The Europeans have regularly accused OPEC of market manipulation, but it is the first time they are manipulating the market due to increased gas prices. Adam Smith's invisible hand is apparently working in Europe’s markets against the backdrop of the Ukraine war and concomitant impacts on Europe.

The Europeans have set a price cap for Russian gas imports. In the crude oil market, their objective is to restrict Russia’s oil income while guaranteeing oil supply to Europe. As far as price ceiling on gas retailing is concerned, they want to make sure that consumers would be spared any harm from high energy prices. But the price ceiling set by the EU in the gas market follows the Netherlands’ TTF benchmark with a view to slowing down price excess in gas transactions. That is while prices in the TTF market is artificially higher than other benchmarks and may not be a good criterion for limiting prices in gas transactions.

Long-term deals

The main faults found with this European policy is the incompatibility of the proposed plan with deregulation and price liberalization policies in Europe, ambiguity in pricing policymaking and calling into question long-term gas contracts and their terms.

Gas producing nations have always been in favor of long-term gas prices. They maintain that gas deals should be long-term in order to ensure the supply security as the gas supply chain is capital-intensive and may not be expanded based on intra-day prices. In simpler terms, you cannot tell them to build first and then go for marketing and margins.

The Netherlands’ market regulation section has criticized this European policy on the grounds that making efforts for imposing price ceiling on futures transactions would result in negative consequences such as physical shortage of gas. The European Federation of Energy Traders (EFET) has also announced that imposing price ceiling would increase demand, lower supply and reopen talks about LNG contracts, where energy suppliers would get the upper hand.

Another consequence of price ceilings is disruption in gas supply to Europe and access to gas customers and artificial lowering of prices. Therefore, cargoes will be headed to Asia’s market and Europe will be left with problems in access to gas.

Thus, by interference in the market, price discovery will hit snags and margins will drop in the stock market. That is why many operators prefer to focus on gas transactions in markets outside Europe. Of course, it’s no question of moving towards Asian markets. However, if this method is intensified it may drive LNG cargoes towards Asian markets and affect long-term investment in the gas sector.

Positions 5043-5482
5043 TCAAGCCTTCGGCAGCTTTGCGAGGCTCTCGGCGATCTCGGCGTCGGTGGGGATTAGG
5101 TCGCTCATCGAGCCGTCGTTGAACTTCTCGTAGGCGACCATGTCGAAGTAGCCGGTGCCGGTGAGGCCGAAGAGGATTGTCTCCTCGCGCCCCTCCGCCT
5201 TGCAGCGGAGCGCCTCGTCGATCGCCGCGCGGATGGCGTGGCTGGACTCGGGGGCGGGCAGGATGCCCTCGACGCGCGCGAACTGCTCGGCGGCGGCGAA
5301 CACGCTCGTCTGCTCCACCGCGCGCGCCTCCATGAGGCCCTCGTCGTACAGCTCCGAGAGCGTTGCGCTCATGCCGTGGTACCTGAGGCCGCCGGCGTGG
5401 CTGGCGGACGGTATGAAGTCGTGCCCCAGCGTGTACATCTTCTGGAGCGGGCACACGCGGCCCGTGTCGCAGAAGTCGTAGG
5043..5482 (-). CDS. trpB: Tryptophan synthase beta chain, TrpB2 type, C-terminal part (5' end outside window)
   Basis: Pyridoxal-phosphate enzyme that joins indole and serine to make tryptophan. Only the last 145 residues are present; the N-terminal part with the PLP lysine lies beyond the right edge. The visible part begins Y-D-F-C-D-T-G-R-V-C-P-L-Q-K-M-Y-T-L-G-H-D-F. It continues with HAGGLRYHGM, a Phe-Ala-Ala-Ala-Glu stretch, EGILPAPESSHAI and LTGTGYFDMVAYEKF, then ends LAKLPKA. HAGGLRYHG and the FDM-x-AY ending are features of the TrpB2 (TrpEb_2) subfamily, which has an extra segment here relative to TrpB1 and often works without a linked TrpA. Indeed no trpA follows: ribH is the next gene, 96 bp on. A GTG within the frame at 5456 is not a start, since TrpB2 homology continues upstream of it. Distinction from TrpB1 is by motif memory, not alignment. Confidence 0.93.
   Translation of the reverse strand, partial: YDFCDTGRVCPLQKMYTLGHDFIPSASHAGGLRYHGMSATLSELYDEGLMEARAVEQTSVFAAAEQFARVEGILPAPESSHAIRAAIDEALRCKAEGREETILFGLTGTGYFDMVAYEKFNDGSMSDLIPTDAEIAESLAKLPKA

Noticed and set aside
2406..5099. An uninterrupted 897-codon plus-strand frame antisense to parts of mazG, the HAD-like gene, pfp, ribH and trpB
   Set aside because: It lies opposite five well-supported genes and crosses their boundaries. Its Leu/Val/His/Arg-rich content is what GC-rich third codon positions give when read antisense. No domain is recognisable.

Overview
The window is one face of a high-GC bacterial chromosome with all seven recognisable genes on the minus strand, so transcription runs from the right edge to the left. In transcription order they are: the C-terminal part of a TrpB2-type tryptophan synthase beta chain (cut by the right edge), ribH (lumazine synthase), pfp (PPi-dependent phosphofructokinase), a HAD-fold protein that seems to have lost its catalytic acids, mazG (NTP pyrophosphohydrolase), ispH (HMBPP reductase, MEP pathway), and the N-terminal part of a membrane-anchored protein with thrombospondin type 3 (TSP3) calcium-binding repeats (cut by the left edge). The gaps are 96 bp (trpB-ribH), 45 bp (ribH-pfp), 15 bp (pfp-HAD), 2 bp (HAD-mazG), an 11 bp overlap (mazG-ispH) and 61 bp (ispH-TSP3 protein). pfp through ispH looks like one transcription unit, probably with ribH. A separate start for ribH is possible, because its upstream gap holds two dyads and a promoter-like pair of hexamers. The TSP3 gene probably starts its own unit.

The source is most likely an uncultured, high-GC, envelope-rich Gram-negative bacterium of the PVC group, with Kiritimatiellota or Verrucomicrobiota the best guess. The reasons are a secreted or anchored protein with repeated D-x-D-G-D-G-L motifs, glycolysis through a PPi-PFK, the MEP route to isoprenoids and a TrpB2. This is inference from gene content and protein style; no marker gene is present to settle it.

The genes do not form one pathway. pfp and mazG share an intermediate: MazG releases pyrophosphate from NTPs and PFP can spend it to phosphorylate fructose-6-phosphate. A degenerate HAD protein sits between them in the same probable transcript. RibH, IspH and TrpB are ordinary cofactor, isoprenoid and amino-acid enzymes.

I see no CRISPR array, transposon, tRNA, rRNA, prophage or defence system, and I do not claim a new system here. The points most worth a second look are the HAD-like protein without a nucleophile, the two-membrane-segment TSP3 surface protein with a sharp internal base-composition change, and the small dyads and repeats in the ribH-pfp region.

GECF revenue

Europe is a major destination for gas cargoes supplied by the Gas Exporting Countries Forum (GECF). Therefore, such regulations may significantly impact the GECF member states’ revenue from exports. Setting a price ceiling in the TTF market and its impact on other European gas hubs may result in lower revenue by GECF member states whose LNG contract prices are linked with the hubs affected by the price ceiling. However, under the current circumstances in the gas market, the MCM mechanism is unlikely to be activated unless serious disruptions come up in further gas supply to the EU. GECF member states are required to solidify their position vis-à-vis these new regulations, developed various scenarios, assess possible risks and design specific measures to minimize any negative impact from these regulations. Simultaneously, the GECF Secretariat will continue to monitor developments associated with the EU regulations and any new interference in the market to assess its potential impacts on the global gas market and GECF member states.

Stock exchange impact

The EU’s latest gas regulations may have significant impacts on the natural performance of Europe’s gas market. Gas price measures including intra-day fluctuations management and MCM mechanisms may negatively impact stock exchange transactions and increase margin call and manipulate the price discovery function.

Setting a price ceiling in TTF transactions can directly affect Europe’s gas market, not to mention its impact on the global gas market. Over the past two years, LNG spot prices in Asia have been largely affected by European hub prices. Therefore, imposing a price cap in Europe may reduce LNG spot prices in Europe. However, as LNG demand increases in Asia, there would be more competition for the cargoes and any price restrictions in the TTF may divert LNG cargoes away from Europe to Asia. That would bring about gas shortage within the EU and finally disrupt gas demand in this zone, as well as reducing investment in the gas industry.

Therefore, numerous trading companies and financial institutions have expressed concern with the EU’s recent regulations. ICE operators have also expressed concern over the EU’s market interference and its potential risks for the TTF and financial stability.

Assessing the technical and financial feasibility of operating the TTF gas hub is under way by ICE. Then, it may be decided that the TTF be moved out of the EU. Furthermore, the European Central Bank (ECB) has announced that these regulations may negatively impact the eurozone’s financial stability and result in further fluctuations and margin calls.

Iran Petroleum

News ID 473065